According to management, the company won the case against the tax adviser. Thereafter, the tax adviser appealed against the judgement. The court of higher instance will decide in July 2015 whether the appeal will be allowed.
On a positive note, it is now likely that the company will receive an indemnity from the tax adviser. I do not know what the amount could be which depends on the final outcome of the trial. However, given that the company has already paid at least EUR 0.8 m or EUR 0.19 per share for legal advice, I believe that any agreement or final ruling could result in a markup to the final liquidation payout to shareholders.
Edit 7/9/2015: While my initial estimate of up to EUR 0.8 m or EUR 0.19 per share might have been too optimistic a final compensation payment to UMS in a range between EUR 0.3 m or EUR 0.07 per share and EUR 0.6 m or EUR 0.14 per share might be realistic.
On a negative note, additional costs for legal advice might occur, if the appeal against the judgement will be allowed. More importantly, the final payment cannot be made before all issues regarding the company have been resolved. For instance, when the legal procedure will be prolonged the final payment has to be postponed until a final solution has been found. Another issue is an Italian affiliate which is still in the liquidation mode. Apart from that, there is a very small probability that the company will be subject to liabilities of which management is currently not aware of.
The following table provides an overview of the projected IRRs for this investment depending on (1) the timing of the final pay out and (2) the amount of the final dividend:
Given the relatively low risk profile of this investment, I believe that the potential return offered by the market is highly attractive at the current low interest rate environment. Therefore, I increase my current position in this investment as follows:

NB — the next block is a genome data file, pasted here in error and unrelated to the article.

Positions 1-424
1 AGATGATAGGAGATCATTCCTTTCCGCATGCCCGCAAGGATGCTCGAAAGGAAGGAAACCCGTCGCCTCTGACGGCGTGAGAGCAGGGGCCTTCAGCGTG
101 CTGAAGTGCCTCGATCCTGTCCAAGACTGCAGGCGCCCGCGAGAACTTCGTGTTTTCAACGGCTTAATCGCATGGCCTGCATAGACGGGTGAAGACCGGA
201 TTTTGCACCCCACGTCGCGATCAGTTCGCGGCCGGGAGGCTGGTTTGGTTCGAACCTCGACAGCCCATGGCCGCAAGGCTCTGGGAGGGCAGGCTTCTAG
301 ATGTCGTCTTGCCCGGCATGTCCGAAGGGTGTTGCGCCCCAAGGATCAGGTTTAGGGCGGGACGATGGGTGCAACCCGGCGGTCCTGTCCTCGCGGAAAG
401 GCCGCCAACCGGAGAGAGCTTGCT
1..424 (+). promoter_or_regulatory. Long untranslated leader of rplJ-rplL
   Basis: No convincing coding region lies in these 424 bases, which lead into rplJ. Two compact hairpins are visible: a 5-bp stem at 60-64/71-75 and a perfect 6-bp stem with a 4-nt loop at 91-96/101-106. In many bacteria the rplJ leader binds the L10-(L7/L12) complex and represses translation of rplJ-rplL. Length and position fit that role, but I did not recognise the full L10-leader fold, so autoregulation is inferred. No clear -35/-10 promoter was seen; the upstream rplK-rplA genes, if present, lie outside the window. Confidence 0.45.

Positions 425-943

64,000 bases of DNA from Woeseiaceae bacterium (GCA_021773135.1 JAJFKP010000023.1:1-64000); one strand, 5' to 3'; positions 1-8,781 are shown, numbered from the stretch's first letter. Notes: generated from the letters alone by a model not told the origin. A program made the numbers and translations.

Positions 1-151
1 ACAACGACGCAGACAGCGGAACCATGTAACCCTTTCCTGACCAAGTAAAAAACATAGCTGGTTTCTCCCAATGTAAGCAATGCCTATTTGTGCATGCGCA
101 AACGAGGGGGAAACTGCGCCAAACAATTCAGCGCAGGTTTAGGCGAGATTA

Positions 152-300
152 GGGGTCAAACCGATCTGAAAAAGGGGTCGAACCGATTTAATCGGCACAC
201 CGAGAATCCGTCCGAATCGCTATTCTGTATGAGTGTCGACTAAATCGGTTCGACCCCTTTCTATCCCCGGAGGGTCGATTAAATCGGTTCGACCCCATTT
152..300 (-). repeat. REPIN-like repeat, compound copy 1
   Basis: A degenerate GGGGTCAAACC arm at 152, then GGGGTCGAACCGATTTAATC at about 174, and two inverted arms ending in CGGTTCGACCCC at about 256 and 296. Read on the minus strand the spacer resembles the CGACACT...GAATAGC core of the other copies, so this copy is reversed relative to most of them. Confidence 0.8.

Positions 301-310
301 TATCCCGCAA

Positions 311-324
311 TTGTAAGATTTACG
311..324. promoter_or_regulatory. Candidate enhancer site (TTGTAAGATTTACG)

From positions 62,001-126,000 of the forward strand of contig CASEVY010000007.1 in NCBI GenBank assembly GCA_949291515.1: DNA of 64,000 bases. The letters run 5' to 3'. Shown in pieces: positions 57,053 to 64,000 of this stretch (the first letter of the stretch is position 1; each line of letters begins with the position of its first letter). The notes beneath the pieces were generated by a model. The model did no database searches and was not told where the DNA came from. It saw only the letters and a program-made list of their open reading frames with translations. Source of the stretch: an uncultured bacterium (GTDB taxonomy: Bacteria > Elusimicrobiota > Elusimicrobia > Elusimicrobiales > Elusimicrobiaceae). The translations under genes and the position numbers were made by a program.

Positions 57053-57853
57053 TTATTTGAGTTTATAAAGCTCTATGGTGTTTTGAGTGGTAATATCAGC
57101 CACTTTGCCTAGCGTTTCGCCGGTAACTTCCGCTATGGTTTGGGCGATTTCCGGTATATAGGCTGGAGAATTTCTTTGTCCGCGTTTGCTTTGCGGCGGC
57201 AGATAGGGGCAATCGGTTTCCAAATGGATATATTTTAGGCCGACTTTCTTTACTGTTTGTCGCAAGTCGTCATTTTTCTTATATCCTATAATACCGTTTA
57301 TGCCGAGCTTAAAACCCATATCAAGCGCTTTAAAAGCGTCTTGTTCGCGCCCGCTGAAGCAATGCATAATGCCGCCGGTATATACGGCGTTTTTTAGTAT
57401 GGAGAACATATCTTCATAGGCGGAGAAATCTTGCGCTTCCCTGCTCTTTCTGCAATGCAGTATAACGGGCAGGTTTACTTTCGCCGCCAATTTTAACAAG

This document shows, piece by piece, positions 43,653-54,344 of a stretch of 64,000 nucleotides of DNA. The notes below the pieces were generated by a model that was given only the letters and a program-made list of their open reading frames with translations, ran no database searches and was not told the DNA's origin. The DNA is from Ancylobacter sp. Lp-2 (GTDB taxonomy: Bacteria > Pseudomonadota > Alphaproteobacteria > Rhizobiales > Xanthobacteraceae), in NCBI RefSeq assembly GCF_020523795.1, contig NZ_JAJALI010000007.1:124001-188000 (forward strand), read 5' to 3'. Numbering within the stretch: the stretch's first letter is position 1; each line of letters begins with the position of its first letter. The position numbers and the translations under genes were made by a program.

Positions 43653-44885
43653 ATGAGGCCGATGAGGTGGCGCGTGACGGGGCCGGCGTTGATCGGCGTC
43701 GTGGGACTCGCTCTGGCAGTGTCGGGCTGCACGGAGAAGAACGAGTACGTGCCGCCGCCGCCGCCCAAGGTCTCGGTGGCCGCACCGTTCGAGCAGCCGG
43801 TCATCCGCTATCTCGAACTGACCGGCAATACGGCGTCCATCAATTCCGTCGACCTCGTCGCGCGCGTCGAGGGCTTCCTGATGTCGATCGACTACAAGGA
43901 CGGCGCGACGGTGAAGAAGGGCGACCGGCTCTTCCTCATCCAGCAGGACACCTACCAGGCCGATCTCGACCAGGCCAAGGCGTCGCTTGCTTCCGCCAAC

Between the day after the issuance of the first quarter report until today there has been no release of public information. At the same time, the share price traded in a small range between EUR 3.30 and EUR 3.36. Therefore, I think it is fair to assume that I increased my position during this period of time. From May 13, 2015 until yesterday 356,537 shares were traded in Frankfurt at a volume weighted average price (VWAP) of EUR 3.34 per share. According to the portfolio rules, I was therefore able to buy one third of the trading volume increasing my position to 4.1% of the portfolio (before: 0.7%).
A comment on taxes: As readers of this blog know, I ignore taxes (1) as it can be very complex to include taxes in the return calculation and (2) as tax treatment can vary between different types of investors.
The content contained on this site represents only the opinions of its author(s). I may hold a position in securities mentioned on this site. In no way should anything on this website be considered investment advice and should never be relied on in making an investment decision. As always please do your own research!